Lure of combat draws Irish men and women to British army


Being able to sign up at 16 years is a key factor for Irish recruits to the British armed forces, writes Conor Lally

THE RISKS inherent in the British army's missions in Iraq and Afghanistan have done nothing to deter Irish men and women from joining the forces.

Last year, of the number of soldiers from the island of Ireland to join the British army, just three per cent were from the Republic. This year, that figure has jumped to 16 per cent, or about two recruits per month.

When this reporter spent a week embedded with the Irish Guards in Baghdad and Basra last year, virtually every Irish soldier serving there rattled off the same list of reasons when asked why they had signed up.

Many were very young, having barely turned 18 years when sent to Iraq. They cited the British army's willingness to take them on as 16-year-olds, unlike our Defence Forces, as a key reason for joining.

By lining up a career in the army they were able to convince their parents to let them leave school early, as most of them desperately wanted.

Others believed the travel opportunities afforded by the British army surpassed those on offer with our Defence Forces.

But mostly the Irish were motivated by the age-old lure of danger. They simply wanted to see full combat on the front line in the most dangerous combat zones in the world.

Ranger Justin Cupples, who lost his life in Afghanistan on Thursday, is the latest Irish soldier to be killed serving in Iraq and Afghanistan.

Lance Cpl Ian Malone, a 28-year-old from Ballyfermot in Dublin, was shot dead in an ambush in Basra on the opening days of the war in Iraq in April 2003. Last September 30-year-old Galway woman Ciara Durkin was killed in a shooting incident in her US army compound in Afghanistan.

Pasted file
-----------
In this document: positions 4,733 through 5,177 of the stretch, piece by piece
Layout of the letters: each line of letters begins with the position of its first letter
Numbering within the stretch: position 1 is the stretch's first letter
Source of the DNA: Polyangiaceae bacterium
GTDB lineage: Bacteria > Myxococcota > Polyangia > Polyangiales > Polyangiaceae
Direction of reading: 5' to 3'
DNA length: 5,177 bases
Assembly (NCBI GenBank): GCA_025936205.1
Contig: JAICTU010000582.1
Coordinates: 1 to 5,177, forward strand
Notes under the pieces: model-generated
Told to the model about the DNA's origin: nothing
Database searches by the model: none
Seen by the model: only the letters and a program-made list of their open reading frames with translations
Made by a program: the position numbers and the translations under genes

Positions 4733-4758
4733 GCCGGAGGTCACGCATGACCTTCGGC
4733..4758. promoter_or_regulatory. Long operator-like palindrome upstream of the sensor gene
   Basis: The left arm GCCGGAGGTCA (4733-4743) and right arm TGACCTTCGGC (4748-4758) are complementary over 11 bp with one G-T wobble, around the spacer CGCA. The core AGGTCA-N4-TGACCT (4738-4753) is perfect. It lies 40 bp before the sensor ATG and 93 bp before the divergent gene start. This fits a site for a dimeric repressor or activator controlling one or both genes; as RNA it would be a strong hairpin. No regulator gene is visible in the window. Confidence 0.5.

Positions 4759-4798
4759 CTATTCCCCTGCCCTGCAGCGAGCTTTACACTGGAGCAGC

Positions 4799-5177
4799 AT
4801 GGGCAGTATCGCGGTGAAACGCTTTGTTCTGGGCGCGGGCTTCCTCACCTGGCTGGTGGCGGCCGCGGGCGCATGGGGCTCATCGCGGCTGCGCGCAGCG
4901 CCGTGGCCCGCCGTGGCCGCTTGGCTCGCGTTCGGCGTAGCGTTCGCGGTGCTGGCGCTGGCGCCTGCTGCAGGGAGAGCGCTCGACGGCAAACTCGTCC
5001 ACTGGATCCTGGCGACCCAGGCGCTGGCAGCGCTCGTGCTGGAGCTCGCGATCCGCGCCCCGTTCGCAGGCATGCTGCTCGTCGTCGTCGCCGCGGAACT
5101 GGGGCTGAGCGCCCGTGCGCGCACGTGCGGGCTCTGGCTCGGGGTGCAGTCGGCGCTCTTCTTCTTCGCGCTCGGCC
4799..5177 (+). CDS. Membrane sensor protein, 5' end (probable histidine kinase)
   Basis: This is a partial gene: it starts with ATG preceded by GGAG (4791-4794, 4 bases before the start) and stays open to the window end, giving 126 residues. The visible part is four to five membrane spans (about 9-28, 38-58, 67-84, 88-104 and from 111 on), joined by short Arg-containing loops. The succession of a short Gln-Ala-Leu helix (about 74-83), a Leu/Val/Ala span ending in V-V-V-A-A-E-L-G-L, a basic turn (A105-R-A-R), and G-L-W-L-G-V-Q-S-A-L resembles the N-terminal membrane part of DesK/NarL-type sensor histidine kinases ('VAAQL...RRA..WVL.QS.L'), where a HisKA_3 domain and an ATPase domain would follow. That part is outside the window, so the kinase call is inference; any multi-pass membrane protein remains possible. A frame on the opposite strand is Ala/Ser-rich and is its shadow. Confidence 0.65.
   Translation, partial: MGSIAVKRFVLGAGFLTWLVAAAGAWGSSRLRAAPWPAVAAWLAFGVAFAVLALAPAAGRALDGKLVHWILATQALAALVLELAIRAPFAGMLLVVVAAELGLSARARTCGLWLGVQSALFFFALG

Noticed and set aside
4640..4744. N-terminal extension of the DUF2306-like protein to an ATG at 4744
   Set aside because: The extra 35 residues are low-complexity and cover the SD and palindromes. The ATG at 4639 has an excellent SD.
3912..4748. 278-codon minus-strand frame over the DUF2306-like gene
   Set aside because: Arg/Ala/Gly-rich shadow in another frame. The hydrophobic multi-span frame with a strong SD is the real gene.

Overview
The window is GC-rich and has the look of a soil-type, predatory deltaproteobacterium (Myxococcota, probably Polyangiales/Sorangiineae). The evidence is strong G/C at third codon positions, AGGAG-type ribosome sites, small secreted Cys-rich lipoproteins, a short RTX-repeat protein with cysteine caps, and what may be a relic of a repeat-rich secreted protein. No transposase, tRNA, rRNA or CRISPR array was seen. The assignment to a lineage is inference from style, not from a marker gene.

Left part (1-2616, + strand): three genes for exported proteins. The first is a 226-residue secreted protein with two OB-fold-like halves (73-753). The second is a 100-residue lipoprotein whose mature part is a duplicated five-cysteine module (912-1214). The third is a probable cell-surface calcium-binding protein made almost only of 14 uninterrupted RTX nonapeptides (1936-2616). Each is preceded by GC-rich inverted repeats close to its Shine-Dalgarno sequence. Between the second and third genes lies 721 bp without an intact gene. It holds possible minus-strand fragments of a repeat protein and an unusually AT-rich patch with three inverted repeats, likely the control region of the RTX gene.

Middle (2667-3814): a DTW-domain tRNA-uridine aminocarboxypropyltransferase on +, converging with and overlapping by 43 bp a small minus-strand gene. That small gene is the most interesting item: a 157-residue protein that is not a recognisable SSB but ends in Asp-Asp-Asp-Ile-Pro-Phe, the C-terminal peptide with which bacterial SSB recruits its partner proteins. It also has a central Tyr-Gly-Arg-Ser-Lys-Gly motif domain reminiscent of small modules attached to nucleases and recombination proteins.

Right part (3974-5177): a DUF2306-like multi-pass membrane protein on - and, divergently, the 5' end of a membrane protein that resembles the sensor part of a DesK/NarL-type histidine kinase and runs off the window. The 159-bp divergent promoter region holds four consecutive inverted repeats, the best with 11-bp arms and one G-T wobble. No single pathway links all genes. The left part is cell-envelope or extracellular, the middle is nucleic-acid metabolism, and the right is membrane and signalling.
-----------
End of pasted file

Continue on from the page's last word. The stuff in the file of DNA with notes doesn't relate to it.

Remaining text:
News of Irish soldiers in the British and US militaries only reaches the public here when one of them loses their life.

However, a citation on the actions of an Irish soldier recently decorated by the British army for his bravery in Iraq offers an interesting insight into the challenges they can face.

In June 2007 the platoon under the command of Lance Sgt Gavin O'Neill came under sustained attack over a three-day period in Basra, southern Iraq. The 31-year-old Dubliner and his colleagues were resupplying the British "Basra Palace" base when attacked.

In the early hours of June 24th, while clearing a suspected roadside device from their path, the platoon took insurgent fire from small arms and rocket-propelled grenades.

His citation said that under heavy fire and in full view of the insurgents, O'Neill managed to return enough sustained fire to overwhelm the enemy and clear a way for the resupply convoy.

Just 24 hours later, on another resupply run, the platoon was attacked by insurgents using vehicle-mounted machine guns from two positions.

O'Neill broke cover and in full view of those firing at him and his men, took out the heavy machine guns using a grenade launcher, killing two insurgents in the process.

From Jobstown in Tallaght, O'Neill was in Pristina when it was liberated in 1999. He has also served in south Armagh and was one of the first troops into Basra in 2003, on the first of his two tours to Iraq.

He joined the British army in 1996 with nine of his friends from the FCA. One of the group was now-deceased Ian Malone, whom O'Neill refers to as "Molly".

Asked whether the excitement of combat enticed him into the British army, he told The Irish Times yesterday: "It's definitely a big part of it. We joined because the Irish Army weren't recruiting at the time. Me and Molly had two choices: either the British army or the French Foreign Legion. And neither of us could speak French, so that was that."